Conservatives of '90s embrace King of '60s

January 15, 1994|By Victoria White | Victoria White,Contributing Writer

WASHINGTON -- For years it has been no contest: Political liberals proclaimed themselves the heirs to the legacy of Martin Luther King Jr., while conservatives said emphatically that was fine with them.

To liberals, Dr. King was a courageous fighter, a leader in the fight for civil rights. Among conservatives, he was often derided as a philandering husband at best, a communist at worst.

But today, words of praise for the slain leader can be found in many ideological quarters, including the very bastion of conservative Republicanism, the Heritage Foundation.

Yesterday the Washington think tank grasped for a piece of the King legacy by sponsoring a program on "The Conservative Virtues of Dr. Martin Luther King Jr." Speakers emphasized King's vision of a color-blind society and his emphasis on racial harmony.

"There are parts of Dr. King's message that were not conservative," Heritage vice president Adam Meyerson acknowledged afterward. "He looked too much to government, to the federal state for economic opportunity. . . . But there is much to cherish in Dr. King's memory."

The most prominent speaker was William J. Bennett, a Heritage fellow and former education secretary in the Reagan administration who is considered a likely presidential candidate in 1996.

He has been on the front lines of the battle to restore study of Western civilization to a more prominent position in schools. That effort is at odds with the multiculturalism promoted by blacks and other minorities.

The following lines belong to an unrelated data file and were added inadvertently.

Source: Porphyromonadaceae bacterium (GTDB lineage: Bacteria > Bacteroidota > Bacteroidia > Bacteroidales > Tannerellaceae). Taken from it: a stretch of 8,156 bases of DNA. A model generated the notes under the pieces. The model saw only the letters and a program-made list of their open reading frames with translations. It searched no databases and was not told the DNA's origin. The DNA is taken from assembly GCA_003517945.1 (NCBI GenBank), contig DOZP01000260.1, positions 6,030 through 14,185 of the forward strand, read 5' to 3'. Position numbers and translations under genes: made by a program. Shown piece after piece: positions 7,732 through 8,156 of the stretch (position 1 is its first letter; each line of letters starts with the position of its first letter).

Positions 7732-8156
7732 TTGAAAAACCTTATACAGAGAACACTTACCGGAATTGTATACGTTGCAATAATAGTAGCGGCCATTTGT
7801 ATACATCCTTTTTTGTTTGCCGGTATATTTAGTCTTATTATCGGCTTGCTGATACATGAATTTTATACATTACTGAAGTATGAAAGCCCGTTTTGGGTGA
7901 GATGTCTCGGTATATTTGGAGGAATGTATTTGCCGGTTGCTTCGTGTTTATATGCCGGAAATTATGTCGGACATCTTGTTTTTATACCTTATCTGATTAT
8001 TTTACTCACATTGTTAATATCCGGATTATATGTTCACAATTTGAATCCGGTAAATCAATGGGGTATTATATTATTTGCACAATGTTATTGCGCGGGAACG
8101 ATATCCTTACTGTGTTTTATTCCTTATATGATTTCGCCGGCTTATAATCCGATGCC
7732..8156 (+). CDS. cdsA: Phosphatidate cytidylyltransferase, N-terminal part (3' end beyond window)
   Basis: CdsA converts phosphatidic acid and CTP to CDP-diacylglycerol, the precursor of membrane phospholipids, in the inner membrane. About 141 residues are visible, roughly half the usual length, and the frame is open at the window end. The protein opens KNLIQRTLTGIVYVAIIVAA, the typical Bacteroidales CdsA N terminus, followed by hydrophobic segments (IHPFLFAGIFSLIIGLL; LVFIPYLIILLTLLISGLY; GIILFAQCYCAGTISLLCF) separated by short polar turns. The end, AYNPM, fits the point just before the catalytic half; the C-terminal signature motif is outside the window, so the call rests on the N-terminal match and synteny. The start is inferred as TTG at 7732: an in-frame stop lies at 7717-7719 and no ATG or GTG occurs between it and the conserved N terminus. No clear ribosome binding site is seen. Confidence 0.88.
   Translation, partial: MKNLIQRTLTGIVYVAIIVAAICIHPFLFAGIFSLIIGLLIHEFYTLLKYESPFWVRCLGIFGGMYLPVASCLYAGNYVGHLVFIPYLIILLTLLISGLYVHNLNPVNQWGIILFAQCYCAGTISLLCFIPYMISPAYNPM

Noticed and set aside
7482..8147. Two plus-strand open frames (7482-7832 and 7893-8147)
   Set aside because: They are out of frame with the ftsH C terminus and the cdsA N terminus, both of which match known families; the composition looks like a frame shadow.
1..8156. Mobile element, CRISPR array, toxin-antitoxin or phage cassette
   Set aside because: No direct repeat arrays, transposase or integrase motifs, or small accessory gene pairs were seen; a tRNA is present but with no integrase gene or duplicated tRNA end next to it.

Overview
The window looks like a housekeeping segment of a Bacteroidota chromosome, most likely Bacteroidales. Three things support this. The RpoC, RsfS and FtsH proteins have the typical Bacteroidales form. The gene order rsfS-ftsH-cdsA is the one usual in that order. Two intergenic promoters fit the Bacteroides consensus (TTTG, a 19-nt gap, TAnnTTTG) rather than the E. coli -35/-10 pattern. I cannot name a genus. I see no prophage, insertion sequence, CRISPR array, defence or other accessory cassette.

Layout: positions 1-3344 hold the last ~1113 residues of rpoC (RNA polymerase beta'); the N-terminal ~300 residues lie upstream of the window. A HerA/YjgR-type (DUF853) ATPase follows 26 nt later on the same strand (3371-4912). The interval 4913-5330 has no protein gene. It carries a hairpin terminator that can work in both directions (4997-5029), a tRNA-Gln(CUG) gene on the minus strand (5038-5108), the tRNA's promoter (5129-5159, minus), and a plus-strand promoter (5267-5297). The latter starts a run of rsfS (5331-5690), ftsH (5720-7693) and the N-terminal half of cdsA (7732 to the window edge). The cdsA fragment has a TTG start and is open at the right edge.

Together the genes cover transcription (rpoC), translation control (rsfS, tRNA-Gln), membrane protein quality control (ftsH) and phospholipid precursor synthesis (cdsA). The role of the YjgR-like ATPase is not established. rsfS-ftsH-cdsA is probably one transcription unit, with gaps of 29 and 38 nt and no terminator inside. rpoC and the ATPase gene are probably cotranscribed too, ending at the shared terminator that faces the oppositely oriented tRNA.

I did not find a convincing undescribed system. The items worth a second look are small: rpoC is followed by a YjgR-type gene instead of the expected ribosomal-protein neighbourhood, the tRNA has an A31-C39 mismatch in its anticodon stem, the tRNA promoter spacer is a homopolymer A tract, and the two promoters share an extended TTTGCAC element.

Mr. Bennett says he has long admired Dr. King, and organized a teach-in honoring his works when the minister was assassinated in 1968.

"Lots of people will be invoking King over the weekend," Mr. Bennett told an audience of 50 people. "But they won't take his words seriously, just some of them."

He said that in Dr. King's day, those who believed his memorable phrase that people should be judged "not by the color of their skin but the content of their character" were considered liberal.

"If you say it now, you're a conservative" because liberals, Mr. Bennett said, are obsessed with race-conscious programs.

The lecture was part of a sporadic effort by Republicans to reach out to blacks for political support, though the overwhelming majority vote Democratic.

Mr. Bennett said Republicans must not assume that blacks will vote for Democrats. "You've got to give them a place to go" other than the Democratic Party, he said, adding that the GOP must fight "the stereotype a lot of Republicans have about blacks." That stereotype, he said, was that black people do not care about their children and only care about more spending programs.

Mr. Meyerson said there has been a growing belief over the last 10 to 15 years that blacks "are a deeply conservative community, that there is an artificial distance between the conservative movement and black America and that we as conservatives have to do more to reach out to black Americans and represent their interests."

"I think there is a general recognition in conservative circles that conservatives were on the wrong side of the civil rights movement in the mid-'60s," Mr. Meyerson said.

Clint Bolick, a conservative who fought President Clinton's nomination of Lani Guinier to head the Justice Department's civil rights division by labeling her a "quota queen," said many conservatives now find Dr. King's appeal to racial harmony refreshing. "Even though many conservatives didn't like him then, they like him now," he said.

But, he said, there are many who still have no use for the man.

"I think that is one of the major challenges of the conservative movement today, to strongly repudiate racist vestiges and strongly promote a civil rights vision," Mr. Bolick said.

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